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[SOLVED] Wake On Lan over Internet (WAN) stops working despite ARP binding

Sep 22, 2019
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Hi!

I've been trying to configure Wol over the Internet for a good month now and occasionally it works.

I've done every single step required and have MANAGED to turn on my computer from the other end of the country. But with enough time passing it seems to stop working (like overnight). I suspected this was caused by the arp entry, but this too i have set up with a reserved IP address. I also have a dynamic dns set up (No-IP).

At this point what could be resetting or changing for this to happen?
 
There is little power saving compared to the sleep modes most machines have so it may not be worth the hassle.

Many of the instruction you find to do this are not correct. Many do not even talk about the ARP problem so you have to know the person who wrote it does not actually know how things work.

A wake on lan packet is a packet that is sent to the broadcast mac address containing the mac address of the machine to be woken.

You will notice there is nothing about ports or ip or anything so technically packets with IP headers are not valid. Most pc bios accept them. The non standard implementations of WoL is what makes this confusing.

Some instruction say you should put the static ARP in for the machine you are actually waking but that too is not part of the standard. Some machines will accept this and others will not. You need to put in a static ARP for a dummy address mapped to the broadcast mac address.

In addition to all this mess the bios manufacture have started to implement some of microsofts proprietary sleep/wake options. So you have to be very careful when you shut the machine down that windows does not change the settings.

The best way I have seen to get this to work is to have a special feature on the router since that must be on all the time. Asus has this. You pretty much log into the router remotely and ask it to send the WoL packet and since it is actually on the lan it can send a real WoL packet without the hacks. Many people also use raspberry pi to do this.

I guess it all depends why you want to do this. The power saving is extremely small so you would really want to do it for other reasons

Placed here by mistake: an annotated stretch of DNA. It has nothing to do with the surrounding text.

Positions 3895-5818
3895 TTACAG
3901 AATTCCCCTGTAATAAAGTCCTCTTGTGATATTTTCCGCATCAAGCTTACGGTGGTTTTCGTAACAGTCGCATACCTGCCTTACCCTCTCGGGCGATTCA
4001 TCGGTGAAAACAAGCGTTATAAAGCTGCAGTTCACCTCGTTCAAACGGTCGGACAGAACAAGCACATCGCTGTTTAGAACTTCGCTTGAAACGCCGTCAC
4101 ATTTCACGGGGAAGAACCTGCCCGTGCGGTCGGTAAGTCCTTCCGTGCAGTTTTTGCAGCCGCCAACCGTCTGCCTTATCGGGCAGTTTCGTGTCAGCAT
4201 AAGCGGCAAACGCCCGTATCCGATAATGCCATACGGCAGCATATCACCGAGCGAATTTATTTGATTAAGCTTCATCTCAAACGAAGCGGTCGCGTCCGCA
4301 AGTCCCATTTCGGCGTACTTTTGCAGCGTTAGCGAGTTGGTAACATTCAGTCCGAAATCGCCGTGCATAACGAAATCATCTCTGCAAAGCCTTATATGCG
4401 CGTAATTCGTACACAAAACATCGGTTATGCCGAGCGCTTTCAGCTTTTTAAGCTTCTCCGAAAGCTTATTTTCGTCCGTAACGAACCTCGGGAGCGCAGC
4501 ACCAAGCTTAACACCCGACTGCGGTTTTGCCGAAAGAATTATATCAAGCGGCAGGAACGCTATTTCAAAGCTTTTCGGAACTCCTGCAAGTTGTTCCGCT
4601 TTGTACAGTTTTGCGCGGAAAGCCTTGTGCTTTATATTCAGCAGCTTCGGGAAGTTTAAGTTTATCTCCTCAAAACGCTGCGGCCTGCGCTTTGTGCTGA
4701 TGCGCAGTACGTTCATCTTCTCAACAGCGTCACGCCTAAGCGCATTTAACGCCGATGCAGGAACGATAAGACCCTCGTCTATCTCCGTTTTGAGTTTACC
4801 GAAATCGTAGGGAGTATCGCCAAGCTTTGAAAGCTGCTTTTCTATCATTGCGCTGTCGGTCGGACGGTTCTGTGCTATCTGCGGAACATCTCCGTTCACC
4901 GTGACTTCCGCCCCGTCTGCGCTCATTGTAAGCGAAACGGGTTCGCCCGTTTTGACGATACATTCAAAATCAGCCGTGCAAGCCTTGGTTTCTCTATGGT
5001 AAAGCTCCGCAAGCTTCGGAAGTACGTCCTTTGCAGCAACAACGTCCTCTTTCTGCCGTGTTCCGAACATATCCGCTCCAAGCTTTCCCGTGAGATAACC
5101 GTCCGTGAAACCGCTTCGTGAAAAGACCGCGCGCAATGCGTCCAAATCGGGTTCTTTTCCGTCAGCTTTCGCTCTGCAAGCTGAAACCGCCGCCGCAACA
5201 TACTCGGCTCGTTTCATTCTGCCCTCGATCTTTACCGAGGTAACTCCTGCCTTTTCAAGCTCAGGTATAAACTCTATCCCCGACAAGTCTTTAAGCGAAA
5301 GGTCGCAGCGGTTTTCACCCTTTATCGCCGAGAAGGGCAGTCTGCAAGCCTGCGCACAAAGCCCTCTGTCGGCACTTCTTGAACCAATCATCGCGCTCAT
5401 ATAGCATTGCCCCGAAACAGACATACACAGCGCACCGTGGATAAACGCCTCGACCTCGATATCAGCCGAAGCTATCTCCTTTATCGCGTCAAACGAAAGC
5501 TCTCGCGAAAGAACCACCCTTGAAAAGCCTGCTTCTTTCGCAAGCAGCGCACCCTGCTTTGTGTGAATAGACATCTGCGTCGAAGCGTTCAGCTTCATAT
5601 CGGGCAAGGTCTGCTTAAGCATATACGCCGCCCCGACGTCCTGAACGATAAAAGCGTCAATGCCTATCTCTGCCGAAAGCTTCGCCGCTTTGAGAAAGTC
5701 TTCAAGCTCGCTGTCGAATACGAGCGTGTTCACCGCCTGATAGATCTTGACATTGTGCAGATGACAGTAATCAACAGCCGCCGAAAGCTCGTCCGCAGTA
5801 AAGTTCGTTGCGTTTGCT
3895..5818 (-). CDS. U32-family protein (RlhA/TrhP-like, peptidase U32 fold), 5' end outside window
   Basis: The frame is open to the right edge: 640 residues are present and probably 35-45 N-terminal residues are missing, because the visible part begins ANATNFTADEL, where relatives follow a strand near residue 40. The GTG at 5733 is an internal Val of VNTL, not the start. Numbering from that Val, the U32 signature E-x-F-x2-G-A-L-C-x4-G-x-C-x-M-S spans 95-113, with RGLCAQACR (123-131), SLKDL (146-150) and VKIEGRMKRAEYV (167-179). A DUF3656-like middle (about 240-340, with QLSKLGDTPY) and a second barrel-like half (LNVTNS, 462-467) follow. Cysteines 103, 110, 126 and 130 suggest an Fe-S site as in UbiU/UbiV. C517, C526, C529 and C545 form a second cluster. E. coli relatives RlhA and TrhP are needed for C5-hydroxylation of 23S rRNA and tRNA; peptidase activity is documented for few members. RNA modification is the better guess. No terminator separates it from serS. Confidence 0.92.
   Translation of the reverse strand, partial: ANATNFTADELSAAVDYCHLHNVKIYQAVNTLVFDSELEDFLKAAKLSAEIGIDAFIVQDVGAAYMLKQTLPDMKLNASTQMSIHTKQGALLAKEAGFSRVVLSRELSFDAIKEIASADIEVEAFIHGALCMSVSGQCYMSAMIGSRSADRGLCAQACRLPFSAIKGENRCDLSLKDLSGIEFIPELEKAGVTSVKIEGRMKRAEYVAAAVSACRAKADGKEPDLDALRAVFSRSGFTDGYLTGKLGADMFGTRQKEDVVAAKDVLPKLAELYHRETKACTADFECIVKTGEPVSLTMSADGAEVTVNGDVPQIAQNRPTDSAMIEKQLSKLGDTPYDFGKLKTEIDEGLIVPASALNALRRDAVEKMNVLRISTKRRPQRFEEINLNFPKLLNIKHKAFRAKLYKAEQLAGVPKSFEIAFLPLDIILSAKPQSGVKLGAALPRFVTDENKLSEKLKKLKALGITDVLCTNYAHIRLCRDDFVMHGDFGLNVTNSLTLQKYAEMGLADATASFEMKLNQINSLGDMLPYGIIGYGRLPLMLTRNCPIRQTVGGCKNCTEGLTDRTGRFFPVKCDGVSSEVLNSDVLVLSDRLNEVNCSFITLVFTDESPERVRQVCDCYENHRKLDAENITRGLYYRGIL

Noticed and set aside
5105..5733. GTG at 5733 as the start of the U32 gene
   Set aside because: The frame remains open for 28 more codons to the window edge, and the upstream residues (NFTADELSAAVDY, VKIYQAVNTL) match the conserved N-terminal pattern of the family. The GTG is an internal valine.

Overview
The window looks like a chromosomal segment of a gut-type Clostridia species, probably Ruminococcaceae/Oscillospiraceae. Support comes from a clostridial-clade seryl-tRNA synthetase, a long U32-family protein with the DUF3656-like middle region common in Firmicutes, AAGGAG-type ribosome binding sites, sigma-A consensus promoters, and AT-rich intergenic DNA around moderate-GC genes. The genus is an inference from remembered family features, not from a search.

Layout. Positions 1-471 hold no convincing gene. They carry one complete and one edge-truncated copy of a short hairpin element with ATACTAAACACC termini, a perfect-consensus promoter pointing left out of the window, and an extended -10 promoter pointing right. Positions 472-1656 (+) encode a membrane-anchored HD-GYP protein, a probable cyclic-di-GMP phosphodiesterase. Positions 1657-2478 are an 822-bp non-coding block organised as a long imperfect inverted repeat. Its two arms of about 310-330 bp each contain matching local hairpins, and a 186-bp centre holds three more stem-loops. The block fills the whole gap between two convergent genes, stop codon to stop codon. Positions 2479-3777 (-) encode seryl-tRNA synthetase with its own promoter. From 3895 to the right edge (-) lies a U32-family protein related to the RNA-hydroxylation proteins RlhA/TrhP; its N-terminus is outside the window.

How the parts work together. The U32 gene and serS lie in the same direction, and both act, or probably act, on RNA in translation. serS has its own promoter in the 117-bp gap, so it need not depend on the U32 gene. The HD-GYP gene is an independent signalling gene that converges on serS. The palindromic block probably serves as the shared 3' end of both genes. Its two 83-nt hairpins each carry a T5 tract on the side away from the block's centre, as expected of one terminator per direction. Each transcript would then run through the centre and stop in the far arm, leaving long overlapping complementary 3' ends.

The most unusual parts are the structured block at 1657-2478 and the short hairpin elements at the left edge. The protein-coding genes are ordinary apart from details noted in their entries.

There is little power saving compared to the sleep modes most machines have so it may not be worth the hassle.

Many of the instruction you find to do this are not correct. Many do not even talk about the ARP problem so you have to know the person who wrote it does not actually know how things work.

A wake on lan packet is a packet that is sent to the broadcast mac address containing the mac address of the machine to be woken.

You will notice there is nothing about ports or ip or anything so technically packets with IP headers are not valid. Most pc bios accept them. The non standard implementations of WoL is what makes this confusing.

Some instruction say you should put the static ARP in for the machine you are actually waking but that too is not part of the standard. Some machines will accept this and others will not. You need to put in a static ARP for a dummy address mapped to the broadcast mac address.

In addition to all this mess the bios manufacture have started to implement some of microsofts proprietary sleep/wake options. So you have to be very careful when you shut the machine down that windows does not change the settings.

The best way I have seen to get this to work is to have a special feature on the router since that must be on all the time. Asus has this. You pretty much log into the router remotely and ask it to send the WoL packet and since it is actually on the lan it can send a real WoL packet without the hacks. Many people also use raspberry pi to do this.

I guess it all depends why you want to do this. The power saving is extremely small so you would really want to do it for other reasons
 
Not sure what you are asking. You do not even need WoL if you just use the sleep modes. Although this term gets confusing since microsoft redefined some of the sleep modes to be WoL.

Pretty much just use the modes that let the machine drop everything to low power. The machine is actually fully functional it just running at massively reduced clock rates with power hungry stuff like video and disk turned off.
 
Sep 22, 2019
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What kind of sleep mode doesn't require wol? If i wanna remote access my PC (e.g Remote Desktop), it needs to be woken up either way (at least using windows sleep). In case I wasn't clear (tho i did not mention it), i wanna use my home PC through my laptop from anywhere i may be. But of course I dont wanna have to have my PC running all the time.
 

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